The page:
Vevers’s goal for the project, which kicked off just as the global bleaching event was beginning to unfold, was to create a detailed documentation of coral bleaching with time-lapse photography, using special underwater camera installations mounted and left under the water for weeks at a time, in much the same way that James Balog did in the documentary “Chasing Ice.”
The project runs into its fair share of challenges along the way, with equipment malfunctions and severe weather threatening its progress. During one particularly suspenseful stint on the Great Barrier Reef, a monster storm forces the team to temporarily abandon its specialized equipment underwater and move to a new location, where they spend weeks meticulously capturing images of the bleaching coral by hand every day.
But action and adventure aside, the film’s greatest challenge may have been how to frame the plight of the coral reefs — if marine conservation is, indeed, an “advertising issue” as Vevers suggest, is it best advertised as a story of hope or a story of despair? At certain points in the documentary, even the film’s subjects seem unsure.
During a particularly poignant conversation between camera technician and coral enthusiast Zack Rago and veteran coral researcher Charlie Veron, the older scientist comments sadly that he’s “glad I’m not your age.”
“I’m ready to check out when the Great Barrier Reef gets trashed, because it’s been the most loved thing in the physical world of my life,” he says as the cameras rolls. But in the next breath, he urges the young Rago to “keep at it,” adding, “you’re going to like yourself much more if you can say, ‘Well, I sure tried to turn that around — and maybe I did influence people here and there.’ ”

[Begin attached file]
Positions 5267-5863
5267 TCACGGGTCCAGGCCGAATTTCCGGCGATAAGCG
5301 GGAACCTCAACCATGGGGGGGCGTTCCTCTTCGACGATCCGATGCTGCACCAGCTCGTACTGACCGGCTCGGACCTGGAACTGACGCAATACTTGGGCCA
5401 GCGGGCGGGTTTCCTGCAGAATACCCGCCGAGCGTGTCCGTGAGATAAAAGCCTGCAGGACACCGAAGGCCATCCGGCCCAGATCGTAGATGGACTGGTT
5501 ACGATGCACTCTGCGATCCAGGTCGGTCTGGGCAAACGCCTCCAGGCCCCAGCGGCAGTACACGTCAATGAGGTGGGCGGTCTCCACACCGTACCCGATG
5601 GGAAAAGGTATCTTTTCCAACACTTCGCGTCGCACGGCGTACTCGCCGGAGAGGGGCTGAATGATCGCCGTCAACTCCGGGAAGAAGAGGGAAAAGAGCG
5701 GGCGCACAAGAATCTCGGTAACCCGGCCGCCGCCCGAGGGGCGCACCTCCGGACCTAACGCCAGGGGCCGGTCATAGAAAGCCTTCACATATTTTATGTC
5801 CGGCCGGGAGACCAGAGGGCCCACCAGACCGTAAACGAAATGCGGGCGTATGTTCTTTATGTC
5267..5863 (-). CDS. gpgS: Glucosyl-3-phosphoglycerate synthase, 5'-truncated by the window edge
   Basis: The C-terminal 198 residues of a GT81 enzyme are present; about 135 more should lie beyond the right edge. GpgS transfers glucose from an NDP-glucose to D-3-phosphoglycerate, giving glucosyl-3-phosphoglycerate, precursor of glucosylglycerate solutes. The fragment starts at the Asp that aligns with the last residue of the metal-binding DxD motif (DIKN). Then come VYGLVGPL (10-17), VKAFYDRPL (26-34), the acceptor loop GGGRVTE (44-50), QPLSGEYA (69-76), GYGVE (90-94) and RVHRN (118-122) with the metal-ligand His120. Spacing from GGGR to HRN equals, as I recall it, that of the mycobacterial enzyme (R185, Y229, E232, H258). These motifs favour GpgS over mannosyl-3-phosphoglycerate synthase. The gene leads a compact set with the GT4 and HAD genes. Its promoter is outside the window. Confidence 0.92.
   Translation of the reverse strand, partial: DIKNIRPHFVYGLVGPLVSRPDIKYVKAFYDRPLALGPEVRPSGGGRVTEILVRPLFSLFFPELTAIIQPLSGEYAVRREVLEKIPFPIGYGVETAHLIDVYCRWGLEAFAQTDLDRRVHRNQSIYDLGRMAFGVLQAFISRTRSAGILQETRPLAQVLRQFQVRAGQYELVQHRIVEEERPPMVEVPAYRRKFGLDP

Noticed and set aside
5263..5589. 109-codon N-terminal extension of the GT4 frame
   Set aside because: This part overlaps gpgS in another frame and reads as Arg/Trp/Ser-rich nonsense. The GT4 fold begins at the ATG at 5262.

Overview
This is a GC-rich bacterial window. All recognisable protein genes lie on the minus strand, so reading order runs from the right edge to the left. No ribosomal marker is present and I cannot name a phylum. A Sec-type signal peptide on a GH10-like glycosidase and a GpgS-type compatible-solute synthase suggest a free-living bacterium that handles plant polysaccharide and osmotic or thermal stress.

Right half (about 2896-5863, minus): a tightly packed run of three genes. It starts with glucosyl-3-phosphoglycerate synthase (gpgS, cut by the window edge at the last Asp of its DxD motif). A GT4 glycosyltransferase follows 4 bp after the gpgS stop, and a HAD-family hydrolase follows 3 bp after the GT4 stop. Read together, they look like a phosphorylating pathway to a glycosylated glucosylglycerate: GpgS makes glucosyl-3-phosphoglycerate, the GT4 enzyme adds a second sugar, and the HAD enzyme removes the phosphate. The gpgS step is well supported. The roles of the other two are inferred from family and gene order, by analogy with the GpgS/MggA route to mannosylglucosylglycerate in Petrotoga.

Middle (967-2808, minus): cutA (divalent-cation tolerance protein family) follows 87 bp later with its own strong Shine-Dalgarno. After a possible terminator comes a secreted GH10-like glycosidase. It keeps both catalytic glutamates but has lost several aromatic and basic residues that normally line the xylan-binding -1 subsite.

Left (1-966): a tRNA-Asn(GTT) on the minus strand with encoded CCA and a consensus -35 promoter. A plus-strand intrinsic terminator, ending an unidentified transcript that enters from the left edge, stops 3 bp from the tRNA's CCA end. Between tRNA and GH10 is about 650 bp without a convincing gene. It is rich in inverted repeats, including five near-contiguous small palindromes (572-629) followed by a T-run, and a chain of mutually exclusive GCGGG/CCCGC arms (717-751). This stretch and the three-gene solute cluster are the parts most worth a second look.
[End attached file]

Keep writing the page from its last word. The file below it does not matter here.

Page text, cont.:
And Vevers himself, expresses a complicated mix of emotions at the end of the film, suggesting that the project should have made him “the most depressed person on the planet,” but adding that the climate action and clean energy commitments being pledged all over the world are still giving him hope that it’s not too late to save the planet.
The back-and-forth echoes a similar, ongoing debate among coral researchers around the world. While much of the recent narrative has presented a gloomy picture of the future of coral reefs — one oft-cited recent statistic suggests that 90 percent of the world’s reefs will die by the year 2050 on our current climate trajectory — some scientists are now advocating for a more hopeful point of view.
A recent paper in the journal Nature, authored by more than a dozen experts around the world, suggests that with a little human assistance, corals are unlikely to disappear entirely — although the reefs of the future may look a lot different than they do today. In fact, this very idea inspired Vevers to help found the 50 Reefs project, which focuses on identifying the corals that seem to be best surviving the current crisis, in the hopes that they might serve as the seeds that will repopulate the world’s reefs in the future.
While the team members in “Chasing Coral” certainly run through the gamut of emotions in the film, Vevers suggests that the most effective way of reaching an audience is probably presenting both a little despair and a little optimism.
“From a communications point of view, it’s getting the combination right,” Vevers said. “Yes, you do need to realize the stakes and this is a problem. But if you just concentrate on the doom and gloom, people switch off to it and it all becomes too hard. So you need to then also look at the solutions and to show it’s all achievable.”